I have tried dozens of note taking apps over the years like Trello and Linear for my ToDo's, and I have struggled to remain consistent with them. After using apps I moved back to Pen and Paper and loved it since, the ease of having your notes in front of you rather than needing to load up an app is great.
Then a week ago I discovered Remarkable, and I have been using it ever since. It is a digital note taking device (similar to an iPad) that is a great alternative to pen and paper. I have been using it for a few days now and I am loving being able to create "notepads" for work and personal projects.
I've tried many different terminal emulators over the years, from Warp to iTerm2, but I have always come back to the default macOS terminal. I have found it to be the most lightweight and the most reliable, and I have never had any issues with it.
I pair my terminal with Fig, which adds IDE-style autocompletion to your terminal. I have found it to be a great tool for my workflow, as I am able to quickly navigate through folders and run commands (with descriptions).
I have a few aliases that I use on a daily basis to speed up my workflow, and I have found them to be extremely useful. I have included a few of my most used ones below:
Here I use the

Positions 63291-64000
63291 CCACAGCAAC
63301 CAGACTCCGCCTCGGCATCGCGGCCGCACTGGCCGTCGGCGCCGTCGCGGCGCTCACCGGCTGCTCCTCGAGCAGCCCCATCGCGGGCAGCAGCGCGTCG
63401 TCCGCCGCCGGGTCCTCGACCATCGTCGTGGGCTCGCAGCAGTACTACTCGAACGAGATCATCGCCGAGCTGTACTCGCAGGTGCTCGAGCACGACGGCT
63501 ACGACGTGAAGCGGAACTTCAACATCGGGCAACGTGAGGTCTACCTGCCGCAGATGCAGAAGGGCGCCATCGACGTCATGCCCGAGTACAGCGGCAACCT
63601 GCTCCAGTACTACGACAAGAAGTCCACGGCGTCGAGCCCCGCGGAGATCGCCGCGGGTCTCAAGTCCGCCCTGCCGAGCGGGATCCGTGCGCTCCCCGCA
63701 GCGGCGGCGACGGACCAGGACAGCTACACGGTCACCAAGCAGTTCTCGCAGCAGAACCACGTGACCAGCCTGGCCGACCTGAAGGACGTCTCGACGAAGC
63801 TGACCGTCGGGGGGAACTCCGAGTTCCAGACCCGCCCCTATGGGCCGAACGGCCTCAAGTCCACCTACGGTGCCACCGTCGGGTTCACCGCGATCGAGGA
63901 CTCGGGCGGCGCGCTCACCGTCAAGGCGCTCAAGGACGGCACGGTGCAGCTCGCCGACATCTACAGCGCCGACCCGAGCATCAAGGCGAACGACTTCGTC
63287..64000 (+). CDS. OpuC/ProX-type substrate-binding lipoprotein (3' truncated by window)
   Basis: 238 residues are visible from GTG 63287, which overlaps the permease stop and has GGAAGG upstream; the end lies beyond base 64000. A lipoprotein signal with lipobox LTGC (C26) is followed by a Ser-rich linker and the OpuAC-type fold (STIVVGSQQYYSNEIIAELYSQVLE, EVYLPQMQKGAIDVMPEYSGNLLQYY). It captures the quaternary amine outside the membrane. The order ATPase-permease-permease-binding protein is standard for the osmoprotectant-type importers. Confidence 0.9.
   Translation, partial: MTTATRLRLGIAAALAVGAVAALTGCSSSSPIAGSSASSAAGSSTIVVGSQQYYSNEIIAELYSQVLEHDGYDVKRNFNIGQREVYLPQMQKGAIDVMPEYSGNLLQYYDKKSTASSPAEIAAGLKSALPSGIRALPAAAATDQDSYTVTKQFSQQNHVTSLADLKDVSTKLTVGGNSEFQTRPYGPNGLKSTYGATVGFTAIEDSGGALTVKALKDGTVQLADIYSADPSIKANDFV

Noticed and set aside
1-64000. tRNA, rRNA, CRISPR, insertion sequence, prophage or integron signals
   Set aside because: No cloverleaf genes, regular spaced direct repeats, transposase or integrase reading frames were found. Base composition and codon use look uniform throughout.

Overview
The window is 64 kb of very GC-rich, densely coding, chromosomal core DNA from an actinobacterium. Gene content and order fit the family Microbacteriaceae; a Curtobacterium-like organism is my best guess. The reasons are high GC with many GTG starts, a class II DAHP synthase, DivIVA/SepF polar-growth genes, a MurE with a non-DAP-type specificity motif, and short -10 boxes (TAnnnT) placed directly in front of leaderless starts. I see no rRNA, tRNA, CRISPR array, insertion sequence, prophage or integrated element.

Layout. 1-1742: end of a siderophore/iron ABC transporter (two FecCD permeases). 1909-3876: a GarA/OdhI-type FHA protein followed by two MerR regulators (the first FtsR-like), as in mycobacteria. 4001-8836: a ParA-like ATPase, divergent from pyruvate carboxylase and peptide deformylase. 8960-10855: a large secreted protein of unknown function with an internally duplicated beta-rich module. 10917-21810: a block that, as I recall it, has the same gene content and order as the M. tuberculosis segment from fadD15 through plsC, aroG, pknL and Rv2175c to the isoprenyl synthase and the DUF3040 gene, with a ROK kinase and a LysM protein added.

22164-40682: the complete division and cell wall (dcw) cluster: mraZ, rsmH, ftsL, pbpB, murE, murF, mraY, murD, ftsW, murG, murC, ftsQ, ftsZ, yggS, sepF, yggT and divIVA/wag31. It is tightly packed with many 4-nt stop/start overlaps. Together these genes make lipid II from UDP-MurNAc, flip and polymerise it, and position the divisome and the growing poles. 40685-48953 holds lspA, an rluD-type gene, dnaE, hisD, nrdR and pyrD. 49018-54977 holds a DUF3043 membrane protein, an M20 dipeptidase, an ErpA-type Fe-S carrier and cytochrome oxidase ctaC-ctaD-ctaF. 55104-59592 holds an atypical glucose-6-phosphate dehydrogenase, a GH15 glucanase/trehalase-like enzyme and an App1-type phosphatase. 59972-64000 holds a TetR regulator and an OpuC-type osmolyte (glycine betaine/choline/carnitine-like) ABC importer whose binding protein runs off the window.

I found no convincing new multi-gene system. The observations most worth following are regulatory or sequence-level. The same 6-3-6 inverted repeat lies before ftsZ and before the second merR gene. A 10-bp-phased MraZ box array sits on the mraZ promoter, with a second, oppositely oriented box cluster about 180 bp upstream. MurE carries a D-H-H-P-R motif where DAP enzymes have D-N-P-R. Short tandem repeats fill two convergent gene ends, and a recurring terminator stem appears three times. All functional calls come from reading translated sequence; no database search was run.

db alias to quickly open the database for my current project in TablePlus, this automatically reads my local
.env file which saves me time. I also use the
nah alias to quickly reset my git repository if I have made changes that I don't want to keep.
I have also configured Jetbrains Toolbox to open in my terminal, so I can quickly open my IDEs from the terminal using
idea like so..
Note, this would need to reflect your own custom path, but I am showing it as an example.
Lastly, I have a few projects that need to utilise Java 8 and while my machine runs on the latest version, I have an alias to run the Java 8 version of the JDK.
While many look towards MongoDB and other NoSQL databases, I have always been a fan of MySQL and have used it for years now, and I have found it to be a great database for my needs.